Flood Insurance FAQs
What does an insurer consider a flood?
The National Flood Insurance Program defines a flood as a general or temporary condition where two or more acres or two or more properties of normally dry land are covered by water or mudflow.
My current insurance policy protects against water damage. Why would I need extra flood insurance coverage?
Because water damage and flood damage are two different issues. Water damage is the result of heavy rainstorms or hailstorms that soak through your roof and seep into walls and ceilings, as well as damage from a water pipe bursting or a toilet overflowing. None of these are floods, water arising from a natural source onto land where it otherwise doesn’t exist.
How do I know if I’m in a flood area?
Consult the Federal Emergency Management Agency (FEMA) Flood Map Service Center to locate your area’s flood map.
What does my flood zone mean?
Moderate- to low-risk areas are designated with the letters B, C, or X. High-risk flood areas are designated with the letters A or V.
Do I need flood insurance if I’m in a low- or moderate-risk area?
According to FEMA, one of every three insurance claims come from low- to-moderate risk flood areas.
I’ve heard that you can’t get flood insurance if you are in a high-risk area. Is that true?
No. If your community participates in NFIP, you can buy federal flood insurance.
So if I’m not in a flood zone I don’t need flood insurance?
Just because you aren’t in a flood zone, or in a low- or moderate-risk zone, doesn’t mean you’ll never get flooded. Climate is changing, and flood zones are changing as well. Flood risks change over time.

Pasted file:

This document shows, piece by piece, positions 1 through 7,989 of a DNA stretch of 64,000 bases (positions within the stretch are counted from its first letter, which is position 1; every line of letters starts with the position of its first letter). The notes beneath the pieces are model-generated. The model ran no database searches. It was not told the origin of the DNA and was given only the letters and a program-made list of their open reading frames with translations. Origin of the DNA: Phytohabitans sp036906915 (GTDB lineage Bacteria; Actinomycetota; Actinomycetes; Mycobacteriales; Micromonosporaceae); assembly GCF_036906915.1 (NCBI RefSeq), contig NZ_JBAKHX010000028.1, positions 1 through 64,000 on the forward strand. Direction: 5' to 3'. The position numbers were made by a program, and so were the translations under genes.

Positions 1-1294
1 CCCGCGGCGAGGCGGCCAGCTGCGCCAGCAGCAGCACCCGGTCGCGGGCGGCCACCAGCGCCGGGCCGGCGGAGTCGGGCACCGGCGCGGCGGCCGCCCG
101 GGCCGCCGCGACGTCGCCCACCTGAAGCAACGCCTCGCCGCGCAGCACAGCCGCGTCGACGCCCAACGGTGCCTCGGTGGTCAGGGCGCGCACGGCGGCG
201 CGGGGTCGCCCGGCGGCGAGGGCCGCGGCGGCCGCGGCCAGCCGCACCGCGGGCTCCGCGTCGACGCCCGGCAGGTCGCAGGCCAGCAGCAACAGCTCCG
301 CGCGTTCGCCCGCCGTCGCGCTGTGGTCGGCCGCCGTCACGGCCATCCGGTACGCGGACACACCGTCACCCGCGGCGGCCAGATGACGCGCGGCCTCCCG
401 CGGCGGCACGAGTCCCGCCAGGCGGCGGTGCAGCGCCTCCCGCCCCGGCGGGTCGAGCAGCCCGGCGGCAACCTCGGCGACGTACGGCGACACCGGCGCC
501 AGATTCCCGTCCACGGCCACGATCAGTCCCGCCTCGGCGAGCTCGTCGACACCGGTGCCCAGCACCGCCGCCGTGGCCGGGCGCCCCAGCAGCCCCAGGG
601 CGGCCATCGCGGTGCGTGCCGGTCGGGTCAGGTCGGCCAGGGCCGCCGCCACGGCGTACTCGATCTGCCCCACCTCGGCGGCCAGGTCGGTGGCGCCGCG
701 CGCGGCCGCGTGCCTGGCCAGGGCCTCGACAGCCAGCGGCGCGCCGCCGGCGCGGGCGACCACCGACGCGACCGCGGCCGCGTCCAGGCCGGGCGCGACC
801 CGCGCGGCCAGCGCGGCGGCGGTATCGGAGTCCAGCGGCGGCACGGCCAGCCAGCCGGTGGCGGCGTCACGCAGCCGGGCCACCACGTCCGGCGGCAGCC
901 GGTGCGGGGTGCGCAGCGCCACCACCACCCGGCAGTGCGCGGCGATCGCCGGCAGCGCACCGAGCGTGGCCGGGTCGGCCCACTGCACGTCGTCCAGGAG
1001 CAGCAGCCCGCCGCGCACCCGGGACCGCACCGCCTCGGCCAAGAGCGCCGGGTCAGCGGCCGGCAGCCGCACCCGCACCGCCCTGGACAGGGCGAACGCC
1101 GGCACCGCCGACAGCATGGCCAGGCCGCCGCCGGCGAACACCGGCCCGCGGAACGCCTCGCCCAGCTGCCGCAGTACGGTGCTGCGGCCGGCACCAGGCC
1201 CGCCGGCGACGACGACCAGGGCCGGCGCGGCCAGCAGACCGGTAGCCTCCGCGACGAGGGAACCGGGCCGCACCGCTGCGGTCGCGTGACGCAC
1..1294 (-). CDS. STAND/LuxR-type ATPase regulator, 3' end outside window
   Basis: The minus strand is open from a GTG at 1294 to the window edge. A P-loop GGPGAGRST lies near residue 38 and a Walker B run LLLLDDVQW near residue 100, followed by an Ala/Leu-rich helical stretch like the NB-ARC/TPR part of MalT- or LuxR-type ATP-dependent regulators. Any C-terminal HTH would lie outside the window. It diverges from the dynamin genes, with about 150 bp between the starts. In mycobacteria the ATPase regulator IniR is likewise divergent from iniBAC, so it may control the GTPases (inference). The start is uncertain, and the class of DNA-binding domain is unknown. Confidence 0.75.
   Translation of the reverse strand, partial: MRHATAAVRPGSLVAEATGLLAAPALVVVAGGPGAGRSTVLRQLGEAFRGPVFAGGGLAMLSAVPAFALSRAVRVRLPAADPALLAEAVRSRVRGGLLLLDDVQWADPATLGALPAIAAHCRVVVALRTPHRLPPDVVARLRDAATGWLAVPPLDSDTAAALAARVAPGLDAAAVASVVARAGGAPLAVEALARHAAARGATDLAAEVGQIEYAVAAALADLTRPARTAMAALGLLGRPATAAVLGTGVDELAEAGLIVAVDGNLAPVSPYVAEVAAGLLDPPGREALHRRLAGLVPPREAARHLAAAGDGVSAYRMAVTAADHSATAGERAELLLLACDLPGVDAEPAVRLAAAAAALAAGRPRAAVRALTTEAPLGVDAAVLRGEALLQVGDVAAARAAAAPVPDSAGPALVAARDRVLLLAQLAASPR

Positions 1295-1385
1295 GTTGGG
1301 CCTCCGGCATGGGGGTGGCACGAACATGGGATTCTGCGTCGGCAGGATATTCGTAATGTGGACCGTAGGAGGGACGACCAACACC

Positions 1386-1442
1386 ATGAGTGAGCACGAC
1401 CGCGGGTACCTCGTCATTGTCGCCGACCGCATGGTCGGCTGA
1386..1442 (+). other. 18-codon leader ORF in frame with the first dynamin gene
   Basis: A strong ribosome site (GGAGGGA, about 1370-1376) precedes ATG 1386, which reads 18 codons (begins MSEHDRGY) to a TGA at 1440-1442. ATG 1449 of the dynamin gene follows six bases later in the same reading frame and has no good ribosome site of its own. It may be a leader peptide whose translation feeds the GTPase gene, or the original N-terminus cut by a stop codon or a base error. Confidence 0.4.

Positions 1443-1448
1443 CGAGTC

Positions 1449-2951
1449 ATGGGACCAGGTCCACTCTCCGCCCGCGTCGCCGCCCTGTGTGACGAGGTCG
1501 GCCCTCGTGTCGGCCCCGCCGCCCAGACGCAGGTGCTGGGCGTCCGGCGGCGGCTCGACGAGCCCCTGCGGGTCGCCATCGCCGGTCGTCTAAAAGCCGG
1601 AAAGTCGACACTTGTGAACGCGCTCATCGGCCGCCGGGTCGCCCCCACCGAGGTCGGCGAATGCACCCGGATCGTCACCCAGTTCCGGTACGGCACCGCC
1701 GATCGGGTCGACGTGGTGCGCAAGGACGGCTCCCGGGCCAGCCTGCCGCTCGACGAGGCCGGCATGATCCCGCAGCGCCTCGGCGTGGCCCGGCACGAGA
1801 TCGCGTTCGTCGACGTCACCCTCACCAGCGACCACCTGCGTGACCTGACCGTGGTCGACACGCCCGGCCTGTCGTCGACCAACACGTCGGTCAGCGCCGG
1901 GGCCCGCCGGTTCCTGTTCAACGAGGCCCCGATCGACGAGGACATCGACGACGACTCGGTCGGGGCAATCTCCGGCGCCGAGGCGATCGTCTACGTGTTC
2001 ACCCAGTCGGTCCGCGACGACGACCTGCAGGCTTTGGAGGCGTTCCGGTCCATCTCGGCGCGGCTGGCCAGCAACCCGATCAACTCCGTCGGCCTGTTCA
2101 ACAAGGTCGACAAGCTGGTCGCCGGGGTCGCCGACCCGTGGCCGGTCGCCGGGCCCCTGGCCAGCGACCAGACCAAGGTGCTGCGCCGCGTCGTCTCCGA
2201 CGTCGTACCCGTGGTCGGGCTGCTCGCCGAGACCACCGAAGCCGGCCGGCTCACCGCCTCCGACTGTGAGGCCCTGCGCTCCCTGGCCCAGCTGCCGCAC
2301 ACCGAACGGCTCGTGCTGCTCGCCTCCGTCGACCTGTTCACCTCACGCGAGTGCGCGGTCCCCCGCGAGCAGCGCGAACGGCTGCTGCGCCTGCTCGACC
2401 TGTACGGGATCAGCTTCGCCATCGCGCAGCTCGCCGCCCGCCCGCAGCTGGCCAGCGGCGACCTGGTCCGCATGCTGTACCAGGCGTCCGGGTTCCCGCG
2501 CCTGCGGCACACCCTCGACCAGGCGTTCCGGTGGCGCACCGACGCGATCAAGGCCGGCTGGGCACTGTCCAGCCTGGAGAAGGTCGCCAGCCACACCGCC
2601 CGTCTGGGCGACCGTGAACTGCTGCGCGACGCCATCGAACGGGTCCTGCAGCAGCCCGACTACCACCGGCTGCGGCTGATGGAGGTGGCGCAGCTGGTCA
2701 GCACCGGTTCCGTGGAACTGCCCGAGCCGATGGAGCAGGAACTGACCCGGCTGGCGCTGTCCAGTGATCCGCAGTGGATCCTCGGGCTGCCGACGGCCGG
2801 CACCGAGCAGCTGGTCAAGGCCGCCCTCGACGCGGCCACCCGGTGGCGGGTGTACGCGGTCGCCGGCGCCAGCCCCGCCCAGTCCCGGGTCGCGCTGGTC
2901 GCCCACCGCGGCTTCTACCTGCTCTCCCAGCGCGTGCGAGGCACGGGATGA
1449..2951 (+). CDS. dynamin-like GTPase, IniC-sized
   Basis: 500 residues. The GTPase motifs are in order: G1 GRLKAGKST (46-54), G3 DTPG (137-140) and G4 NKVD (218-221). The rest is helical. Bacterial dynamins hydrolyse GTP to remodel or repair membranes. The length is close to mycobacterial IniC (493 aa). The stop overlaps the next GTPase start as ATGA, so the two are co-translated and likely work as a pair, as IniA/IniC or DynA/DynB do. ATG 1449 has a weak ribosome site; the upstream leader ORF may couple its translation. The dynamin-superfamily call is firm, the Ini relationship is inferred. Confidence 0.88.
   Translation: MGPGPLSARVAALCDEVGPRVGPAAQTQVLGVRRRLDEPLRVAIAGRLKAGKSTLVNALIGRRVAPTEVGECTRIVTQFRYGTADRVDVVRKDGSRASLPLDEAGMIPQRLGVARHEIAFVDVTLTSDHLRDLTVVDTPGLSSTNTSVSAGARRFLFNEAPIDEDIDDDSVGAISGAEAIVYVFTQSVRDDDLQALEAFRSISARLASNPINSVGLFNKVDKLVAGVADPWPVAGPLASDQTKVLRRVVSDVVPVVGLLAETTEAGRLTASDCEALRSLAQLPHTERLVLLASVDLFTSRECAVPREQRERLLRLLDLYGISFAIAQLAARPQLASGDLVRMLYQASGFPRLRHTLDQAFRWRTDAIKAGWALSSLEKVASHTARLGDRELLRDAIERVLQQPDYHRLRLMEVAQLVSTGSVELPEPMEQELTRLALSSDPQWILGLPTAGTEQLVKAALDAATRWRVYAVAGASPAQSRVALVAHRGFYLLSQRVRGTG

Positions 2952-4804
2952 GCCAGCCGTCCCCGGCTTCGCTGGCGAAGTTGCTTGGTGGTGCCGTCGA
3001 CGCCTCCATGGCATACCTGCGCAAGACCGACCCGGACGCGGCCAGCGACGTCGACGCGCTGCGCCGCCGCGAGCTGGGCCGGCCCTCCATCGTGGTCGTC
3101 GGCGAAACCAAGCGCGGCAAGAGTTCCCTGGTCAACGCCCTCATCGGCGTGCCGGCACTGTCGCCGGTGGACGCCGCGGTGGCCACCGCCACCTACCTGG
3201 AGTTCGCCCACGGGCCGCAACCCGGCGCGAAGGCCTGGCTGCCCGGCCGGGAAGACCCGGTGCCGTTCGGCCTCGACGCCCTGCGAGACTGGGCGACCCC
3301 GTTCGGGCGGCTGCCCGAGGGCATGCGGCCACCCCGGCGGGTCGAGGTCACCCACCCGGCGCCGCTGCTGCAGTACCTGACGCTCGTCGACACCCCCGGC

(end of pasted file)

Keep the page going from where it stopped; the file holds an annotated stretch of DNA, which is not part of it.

Maybe I can wait until my flood zone changes, or the weather forecast contains possible flooding conditions?
It may be difficult for an insurer to write a policy that quickly, or provide coverage just as impending flood conditions are occurring. Remember the adage, he who hesitates is lost.
What does flood insurance cover?
Flood insurance covers any damages to your home and property as well as damages to the possessions inside your home. This includes damage to appliances, carpet and flooring, cabinetry, electrical and plumbing, heating and air conditioning units. Note that flood insurance for the structure of your home and personal property are separate coverages, each with separate limits and deductibles.
What doesn’t flood insurance cover?
Following NFIP guidelines, flood insurance doesn’t cover such issues as damages to:
- Retaining walls and decks
- Swimming pools
- Currency or valuable papers
In addition, damage caused by the movement of earth during a flood, as well as living expenses following a flood, are frequently not covered. What is or is not covered by flood insurance varies by policy contract. Read your policy carefully and consult your Compass Insurance agent to be sure of exactly what is covered by your flood insurance.
What about my basement?
There is limited flood insurance coverage for basement damage. Carpeting and walls are not covered, nor is personal property kept in the basement. However, most policies cover flood damage to basement water heaters, furnaces, washers, and dryers.
Can renters obtain flood insurance?
Yes, but for personal property only.
How can I know for sure what my flood insurance covers?
Read your policy carefully. Better yet, consult with your Compass Insurance agent.